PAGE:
Every day Ipsun Solar is involved in the battle against fossil fuels, trying to make its contribution to global issues such as climate change, natural resources exploitation and environmental global injustice.
Electrification is a key related concept and it seems to be the direction to take in order to meet the new goals. By the comparison between 1950 and 2018 what emerges is that the use of electricity increased, but at the same it is clear that we need to speed up the changes.
In 2018 the 46% of the total energy consumed by an average home was by electric sources, while in 1950 it was just 6%. In the industrial field the percentages change sector by sector. In 2018, 12% of the total energy was electric energy, while in 1950 it was just 3%.
CSIS panel on Electrification pathways to 2050
Friday, November 8, the CSIS, Center for Strategic International Studies, hosted the event “Electrification Pathway to 2050”. Experts with scientific backgrounds presented the outcomes of their research.
The key point is the importance of the reduction of CO2 emissions. In the range of 45 years, since 2005 to 2050, the goal for U.S. is to reduce Carbon Dioxide by 5 Gigatons. “It is not a forecast, it is an outcome of energy system modeling” says Arshad Mansoor, Senior Vice President Research and Development of EPRI, Electric Power Research Institute.
In the 2005 U.S. emissions were equal to 6 Gigatons. Currently, those have dropped to 5 Gigatons. Mansoor says it is plausible that reliably and affordably we can reach 4 Gigatons in 2030 and 1 Gt in 2050.
How to do that?
First of all, to undertake more significant steps toward this direction we need to continue to do energy efficiency. Replacing your gasoline car with an electric vehicle could be an example of an energy efficient product. Any energy efficiency process need to be fuel neutral. However, technology progress will help for sure, but we need a parallel support through commitment from industries, organizations, customers of electric utilities and state with its policy makers, about both federal and local laws.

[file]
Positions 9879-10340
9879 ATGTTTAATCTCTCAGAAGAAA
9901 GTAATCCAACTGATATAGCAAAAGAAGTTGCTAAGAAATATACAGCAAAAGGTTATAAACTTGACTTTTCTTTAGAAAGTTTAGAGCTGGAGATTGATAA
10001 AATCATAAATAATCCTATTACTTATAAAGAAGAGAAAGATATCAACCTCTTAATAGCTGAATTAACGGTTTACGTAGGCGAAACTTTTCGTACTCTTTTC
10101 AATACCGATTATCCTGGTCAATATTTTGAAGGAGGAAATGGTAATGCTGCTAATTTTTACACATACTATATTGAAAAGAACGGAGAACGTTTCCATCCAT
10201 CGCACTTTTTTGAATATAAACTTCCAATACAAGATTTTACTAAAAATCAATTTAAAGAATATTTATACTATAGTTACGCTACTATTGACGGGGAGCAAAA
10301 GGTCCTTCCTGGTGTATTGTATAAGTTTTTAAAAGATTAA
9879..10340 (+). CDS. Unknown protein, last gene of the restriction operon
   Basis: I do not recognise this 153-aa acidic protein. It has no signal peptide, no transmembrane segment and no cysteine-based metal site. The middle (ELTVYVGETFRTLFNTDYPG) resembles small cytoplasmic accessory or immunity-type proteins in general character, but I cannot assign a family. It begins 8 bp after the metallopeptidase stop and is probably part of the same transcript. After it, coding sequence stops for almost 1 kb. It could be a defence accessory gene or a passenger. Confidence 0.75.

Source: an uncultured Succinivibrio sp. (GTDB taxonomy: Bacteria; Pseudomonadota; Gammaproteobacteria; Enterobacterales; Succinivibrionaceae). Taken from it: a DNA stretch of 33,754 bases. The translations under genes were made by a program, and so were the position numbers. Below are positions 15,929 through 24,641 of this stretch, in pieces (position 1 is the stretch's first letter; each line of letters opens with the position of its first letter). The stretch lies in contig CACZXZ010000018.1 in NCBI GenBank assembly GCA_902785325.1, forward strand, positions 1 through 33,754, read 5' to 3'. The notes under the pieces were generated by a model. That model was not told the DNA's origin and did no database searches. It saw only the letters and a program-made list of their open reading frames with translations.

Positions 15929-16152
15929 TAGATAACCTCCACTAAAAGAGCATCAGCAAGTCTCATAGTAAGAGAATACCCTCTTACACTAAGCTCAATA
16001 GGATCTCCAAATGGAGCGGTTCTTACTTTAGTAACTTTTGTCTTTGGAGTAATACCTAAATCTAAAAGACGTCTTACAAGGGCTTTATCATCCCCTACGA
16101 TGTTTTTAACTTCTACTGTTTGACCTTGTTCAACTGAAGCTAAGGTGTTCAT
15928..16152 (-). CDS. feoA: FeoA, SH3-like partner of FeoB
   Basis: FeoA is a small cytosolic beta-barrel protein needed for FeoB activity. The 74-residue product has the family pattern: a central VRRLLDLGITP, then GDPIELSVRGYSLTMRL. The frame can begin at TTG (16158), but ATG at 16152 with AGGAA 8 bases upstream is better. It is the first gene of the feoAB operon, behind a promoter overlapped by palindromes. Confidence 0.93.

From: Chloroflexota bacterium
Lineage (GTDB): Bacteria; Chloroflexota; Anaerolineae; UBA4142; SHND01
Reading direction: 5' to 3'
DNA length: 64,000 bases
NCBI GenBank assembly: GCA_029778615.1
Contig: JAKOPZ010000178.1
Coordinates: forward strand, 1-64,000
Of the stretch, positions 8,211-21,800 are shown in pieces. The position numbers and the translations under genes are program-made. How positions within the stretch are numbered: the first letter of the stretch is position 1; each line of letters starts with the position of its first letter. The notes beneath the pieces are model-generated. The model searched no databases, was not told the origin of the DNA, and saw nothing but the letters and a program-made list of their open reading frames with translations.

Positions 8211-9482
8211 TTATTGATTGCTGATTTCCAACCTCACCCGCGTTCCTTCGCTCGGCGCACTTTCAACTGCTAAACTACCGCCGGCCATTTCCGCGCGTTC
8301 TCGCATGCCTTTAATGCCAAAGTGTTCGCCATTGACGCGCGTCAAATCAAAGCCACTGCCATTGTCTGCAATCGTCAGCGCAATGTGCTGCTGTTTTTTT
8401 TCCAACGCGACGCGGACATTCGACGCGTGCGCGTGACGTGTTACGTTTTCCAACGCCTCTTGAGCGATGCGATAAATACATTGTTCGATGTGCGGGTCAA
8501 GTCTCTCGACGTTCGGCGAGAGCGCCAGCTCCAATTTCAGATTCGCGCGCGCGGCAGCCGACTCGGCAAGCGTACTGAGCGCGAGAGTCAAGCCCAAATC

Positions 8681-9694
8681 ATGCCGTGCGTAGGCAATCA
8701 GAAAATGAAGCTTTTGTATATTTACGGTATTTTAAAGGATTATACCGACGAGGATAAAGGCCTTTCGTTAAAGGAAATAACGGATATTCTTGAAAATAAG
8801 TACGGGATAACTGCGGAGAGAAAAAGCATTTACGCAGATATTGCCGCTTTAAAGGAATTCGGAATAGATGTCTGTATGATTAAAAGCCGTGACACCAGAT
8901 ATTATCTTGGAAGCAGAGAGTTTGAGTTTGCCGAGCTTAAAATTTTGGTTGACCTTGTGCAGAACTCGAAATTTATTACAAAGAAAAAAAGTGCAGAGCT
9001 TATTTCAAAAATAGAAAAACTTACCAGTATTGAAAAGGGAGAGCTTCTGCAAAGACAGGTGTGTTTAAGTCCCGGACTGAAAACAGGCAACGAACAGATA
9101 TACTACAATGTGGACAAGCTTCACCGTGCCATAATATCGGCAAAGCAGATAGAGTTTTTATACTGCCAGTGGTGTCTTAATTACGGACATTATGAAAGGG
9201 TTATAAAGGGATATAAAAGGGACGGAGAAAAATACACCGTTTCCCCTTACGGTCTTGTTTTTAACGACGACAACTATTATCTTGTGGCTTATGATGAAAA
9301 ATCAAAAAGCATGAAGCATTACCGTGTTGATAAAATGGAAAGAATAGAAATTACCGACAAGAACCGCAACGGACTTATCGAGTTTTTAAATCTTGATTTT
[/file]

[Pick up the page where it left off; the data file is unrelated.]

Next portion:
Furthermore we need to continue to clean our electric sector. A cleaner electric sector implies definitely more wind, more solar, and also carbon free nuclear sources.
The other ingredient to get to 4 Gigaton in the 2030 is electrification. According to Mansoor’s studies, an economically feasible electrification process requires that by 2030, 20% of the vehicles in the U.S. would be electric. It means that 4 out of 10 new cars will be electric.
The last piece of the puzzle, pointed out by Mansoor, is Low-carbon Resources. The Low-carbon resources are new energy carriers created in a clean way. Renewable sources, such as hydrogen, biogas or biofuel, will play a big role in the process.
Modernizing the grid, accelerating Electric Vehicle Adoption, making the charging infrastructures ready, expanding Low-Carbon R&D… and the list goes on.
The pathway is still long but nowadays we have the right cards to play the game.